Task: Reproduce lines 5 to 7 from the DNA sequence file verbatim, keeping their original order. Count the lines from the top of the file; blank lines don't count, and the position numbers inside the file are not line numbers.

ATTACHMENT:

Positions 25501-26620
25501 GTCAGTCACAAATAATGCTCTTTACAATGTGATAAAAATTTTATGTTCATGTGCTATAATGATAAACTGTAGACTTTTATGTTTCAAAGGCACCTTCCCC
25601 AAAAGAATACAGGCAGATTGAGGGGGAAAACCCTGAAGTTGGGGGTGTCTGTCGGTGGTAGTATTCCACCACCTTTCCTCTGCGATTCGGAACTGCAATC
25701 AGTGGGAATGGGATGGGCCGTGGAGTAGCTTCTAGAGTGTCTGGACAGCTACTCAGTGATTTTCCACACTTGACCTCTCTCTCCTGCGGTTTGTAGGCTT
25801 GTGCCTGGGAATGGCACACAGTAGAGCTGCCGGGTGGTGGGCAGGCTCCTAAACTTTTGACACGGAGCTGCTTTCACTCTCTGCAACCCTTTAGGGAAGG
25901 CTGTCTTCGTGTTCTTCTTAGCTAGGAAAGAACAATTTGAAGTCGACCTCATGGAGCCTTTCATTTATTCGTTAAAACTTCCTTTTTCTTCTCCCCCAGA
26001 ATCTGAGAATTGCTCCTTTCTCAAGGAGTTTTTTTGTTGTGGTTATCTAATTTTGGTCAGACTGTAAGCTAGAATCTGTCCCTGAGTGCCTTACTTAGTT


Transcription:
25801 GTGCCTGGGAATGGCACACAGTAGAGCTGCCGGGTGGTGGGCAGGCTCCTAAACTTTTGACACGGAGCTGCTTTCACTCTCTGCAACCCTTTAGGGAAGG
25901 CTGTCTTCGTGTTCTTCTTAGCTAGGAAAGAACAATTTGAAGTCGACCTCATGGAGCCTTTCATTTATTCGTTAAAACTTCCTTTTTCTTCTCCCCCAGA
26001 ATCTGAGAATTGCTCCTTTCTCAAGGAGTTTTTTTGTTGTGGTTATCTAATTTTGGTCAGACTGTAAGCTAGAATCTGTCCCTGAGTGCCTTACTTAGTT